Young was a mentor in her community, helping her colleagues and local youth claim their identities as artists and pursue opportunities related to those roles. She served as an advocate for her fellow artists at the Piano Factory Studios when rising rent threatened to displace resident artists.

Young mentored Boston youth by developing the Kush Club, a teen docent program, and managed Primal Arts, an educational consulting business that specializes in cultural presentations, art workshops, and museum tours. As a teacher and purveyor of cultural heritage, Young worked to preserve and maintain folk art traditions in her artwork, such as the Gullah heritage of basket weaving. Her work was informed by her research into African aesthetics and traditions, particularly weaving and hair braiding. She was also prolific in ceramics, European Tapestry, and ethnic weaving.

Visit the display in the Grossmann Gallery on the 5th floor of the Healey Library at UMass Boston. The Grossmann Gallery is open during the library’s regular hours: 7:30 am–10:00 pm on Monday through Thursday, 7:30 am–6:00 pm on Friday, 9:00 am–3:00 pm on Saturday, and 11:00 am–5:00 pm on Sunday. The exhibition will run through the spring of 2019.

Additionally, there’s an exhibition of Theresa-India Young’s work and work by recipients of the Theresa-India Young Scholarship Fund in the Thompson Gallery at MassArt, which was recently featured on WBUR.

Learn more about the Theresa-India Young papers here and view a finding aid for the collection here.

For questions about the exhibition, this collection, or to schedule a research appointment, please email library.archives@umb.edu or call 617-287-5469.


University Archives & Special Collections in the Joseph P. Healey Library at UMass Boston collects materials related to the university’s history, as well as materials that reflect the institution’s urban mission and strong support of community service, notably in collections of records of urban planning, social welfare, social action, alternative movements, community organizations, and local history related to neighboring communities.

University Archives & Special Collections welcomes inquiries from individuals, organizations, and businesses interested in donating materials of an archival nature that that fit within our collecting policy. These include manuscripts, documents, organizational archives, collections of photographs, unique publications, and audio and video media. For more information about donating to University Archives & Special Collections, click here or email library.archives@umb.edu.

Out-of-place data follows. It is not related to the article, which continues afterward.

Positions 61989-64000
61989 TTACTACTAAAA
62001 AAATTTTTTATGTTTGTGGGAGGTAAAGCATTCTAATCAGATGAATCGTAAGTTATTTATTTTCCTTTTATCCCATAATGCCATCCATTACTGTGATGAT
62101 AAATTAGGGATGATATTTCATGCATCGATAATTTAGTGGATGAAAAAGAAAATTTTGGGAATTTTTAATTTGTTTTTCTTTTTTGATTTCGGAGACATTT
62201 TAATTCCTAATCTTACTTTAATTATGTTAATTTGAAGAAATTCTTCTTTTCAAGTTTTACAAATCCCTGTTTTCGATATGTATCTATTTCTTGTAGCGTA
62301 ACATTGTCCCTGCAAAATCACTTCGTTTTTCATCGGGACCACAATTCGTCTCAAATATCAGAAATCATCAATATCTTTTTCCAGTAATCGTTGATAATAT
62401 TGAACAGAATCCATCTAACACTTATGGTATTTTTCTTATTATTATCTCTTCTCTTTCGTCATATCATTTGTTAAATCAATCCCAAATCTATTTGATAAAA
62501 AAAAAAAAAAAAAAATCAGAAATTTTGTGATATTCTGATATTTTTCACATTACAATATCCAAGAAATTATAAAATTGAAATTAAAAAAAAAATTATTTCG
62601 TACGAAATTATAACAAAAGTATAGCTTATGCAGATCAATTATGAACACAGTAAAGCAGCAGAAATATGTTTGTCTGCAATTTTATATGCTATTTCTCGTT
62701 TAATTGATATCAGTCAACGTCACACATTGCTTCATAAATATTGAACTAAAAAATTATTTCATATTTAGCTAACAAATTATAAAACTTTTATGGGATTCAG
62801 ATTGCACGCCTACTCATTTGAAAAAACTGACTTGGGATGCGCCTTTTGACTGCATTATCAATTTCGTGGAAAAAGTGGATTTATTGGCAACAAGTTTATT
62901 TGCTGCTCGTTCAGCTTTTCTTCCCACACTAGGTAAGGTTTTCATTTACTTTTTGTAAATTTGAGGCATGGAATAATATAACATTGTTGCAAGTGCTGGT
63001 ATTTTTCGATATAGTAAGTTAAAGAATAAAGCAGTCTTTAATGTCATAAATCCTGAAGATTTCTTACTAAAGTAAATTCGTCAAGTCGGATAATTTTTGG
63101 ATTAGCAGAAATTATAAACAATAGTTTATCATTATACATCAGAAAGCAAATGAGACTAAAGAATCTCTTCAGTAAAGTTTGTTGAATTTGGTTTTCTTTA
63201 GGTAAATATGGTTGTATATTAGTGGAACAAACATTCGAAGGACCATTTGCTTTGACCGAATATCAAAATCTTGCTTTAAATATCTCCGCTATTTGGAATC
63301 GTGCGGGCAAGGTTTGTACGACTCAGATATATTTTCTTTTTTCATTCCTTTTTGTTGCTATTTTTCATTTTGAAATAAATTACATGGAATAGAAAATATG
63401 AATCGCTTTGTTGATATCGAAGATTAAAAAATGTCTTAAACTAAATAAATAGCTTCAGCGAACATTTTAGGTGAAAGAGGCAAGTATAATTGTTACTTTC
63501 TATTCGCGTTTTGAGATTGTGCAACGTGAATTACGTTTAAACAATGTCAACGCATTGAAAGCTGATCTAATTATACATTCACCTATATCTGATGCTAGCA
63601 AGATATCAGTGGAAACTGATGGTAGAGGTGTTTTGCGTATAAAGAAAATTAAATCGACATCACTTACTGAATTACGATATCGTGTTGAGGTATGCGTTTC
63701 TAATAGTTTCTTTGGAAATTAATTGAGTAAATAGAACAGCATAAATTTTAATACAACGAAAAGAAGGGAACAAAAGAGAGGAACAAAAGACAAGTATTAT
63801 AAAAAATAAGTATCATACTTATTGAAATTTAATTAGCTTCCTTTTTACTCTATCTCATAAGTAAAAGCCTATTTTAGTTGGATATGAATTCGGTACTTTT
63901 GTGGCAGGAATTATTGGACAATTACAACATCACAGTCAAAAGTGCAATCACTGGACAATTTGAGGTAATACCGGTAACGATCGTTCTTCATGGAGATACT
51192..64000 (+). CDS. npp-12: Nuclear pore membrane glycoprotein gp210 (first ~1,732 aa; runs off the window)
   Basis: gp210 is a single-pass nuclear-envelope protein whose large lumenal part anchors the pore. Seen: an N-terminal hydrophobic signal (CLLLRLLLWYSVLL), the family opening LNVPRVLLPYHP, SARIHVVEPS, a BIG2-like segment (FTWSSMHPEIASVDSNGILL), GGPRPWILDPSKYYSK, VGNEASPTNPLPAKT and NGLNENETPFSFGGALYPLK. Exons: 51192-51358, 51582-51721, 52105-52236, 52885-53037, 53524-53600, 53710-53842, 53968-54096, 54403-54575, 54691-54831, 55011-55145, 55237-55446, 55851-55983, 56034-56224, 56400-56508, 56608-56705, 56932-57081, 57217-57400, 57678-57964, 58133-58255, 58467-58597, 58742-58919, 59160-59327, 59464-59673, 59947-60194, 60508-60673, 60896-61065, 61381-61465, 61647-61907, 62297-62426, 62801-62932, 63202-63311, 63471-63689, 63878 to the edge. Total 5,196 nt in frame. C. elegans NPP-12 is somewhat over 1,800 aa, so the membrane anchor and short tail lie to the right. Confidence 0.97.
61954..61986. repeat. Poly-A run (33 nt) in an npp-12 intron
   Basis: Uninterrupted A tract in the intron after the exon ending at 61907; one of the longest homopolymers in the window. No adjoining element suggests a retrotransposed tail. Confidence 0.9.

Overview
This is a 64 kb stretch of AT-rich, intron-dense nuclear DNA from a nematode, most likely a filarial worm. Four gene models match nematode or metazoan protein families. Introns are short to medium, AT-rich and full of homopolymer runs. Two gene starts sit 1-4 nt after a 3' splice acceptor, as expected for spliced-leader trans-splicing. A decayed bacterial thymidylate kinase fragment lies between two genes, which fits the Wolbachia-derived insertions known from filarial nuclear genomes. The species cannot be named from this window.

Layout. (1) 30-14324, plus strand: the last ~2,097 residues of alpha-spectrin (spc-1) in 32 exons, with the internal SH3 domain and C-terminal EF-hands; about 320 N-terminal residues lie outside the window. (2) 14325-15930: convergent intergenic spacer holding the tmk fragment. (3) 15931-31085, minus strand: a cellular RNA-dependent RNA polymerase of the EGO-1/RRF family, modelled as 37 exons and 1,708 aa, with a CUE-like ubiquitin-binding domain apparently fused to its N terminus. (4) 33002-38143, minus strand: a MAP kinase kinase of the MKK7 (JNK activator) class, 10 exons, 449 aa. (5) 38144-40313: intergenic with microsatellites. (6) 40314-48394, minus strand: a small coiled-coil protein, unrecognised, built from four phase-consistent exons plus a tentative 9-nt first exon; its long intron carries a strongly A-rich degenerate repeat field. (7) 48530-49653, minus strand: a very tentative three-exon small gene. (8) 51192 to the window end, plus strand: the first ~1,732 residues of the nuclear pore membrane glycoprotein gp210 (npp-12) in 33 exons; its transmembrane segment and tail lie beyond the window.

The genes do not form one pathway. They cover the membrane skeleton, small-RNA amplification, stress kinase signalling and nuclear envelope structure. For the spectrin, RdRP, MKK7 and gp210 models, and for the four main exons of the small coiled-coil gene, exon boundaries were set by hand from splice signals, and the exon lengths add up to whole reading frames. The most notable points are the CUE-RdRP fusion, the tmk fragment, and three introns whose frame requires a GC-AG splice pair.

Exhibition celebrates thirty-year history of Joiner Institute’s Writers’ Workshop

The exhibition includes two wall displays. Pictured here, attendees at the exhibition’s opening reception view mounted translations of Zen poems from early Vietnam.

Earlier this summer, University Archives & Special Collections worked with staff from the William Joiner Institute for the Study of War and Social Consequences at UMass Boston on an exhibition celebrating the thirty-year history of the Institute’s Writers’ Workshop.

The display, in the Walter Grossmann Memorial Gallery in the Healey Library, includes a range of materials related to the Writers’ Workshop, as well as archival materials, photographs, and artwork from the Archives’ Joiner Institute collections.

This year’s Writers’ Workshop Festival and Celebration, which was held in June, “celebrated 30 years of community and creative responses to war” and continued the Institute’s “tradition of focusing on the intersections of writing, war, social justice, and peace making.” In this exhibit, we look back on the history of the Writers’ Workshop, as well as the wide range of accomplishments and activities of the Joiner Institute since it was established in 1982. Additionally, this display features materials from a number of archival collections in University Archives & Special Collections that document the history of the Vietnam War (many materials were originally collected by or in collaboration with the Joiner Institute).

This display was organized in close collaboration with the Joiner Institute.

University Archives & Special Collections has curatorial responsibility for material acquired by the William Joiner Institute (formerly the William Joiner Center) as part of its mission to study the effects of the Vietnam War on our society, as well as the study of war and social consequences more broadly. The collections of archives, manuscripts, photographs, and videos primarily explore veterans’ issues and experiences.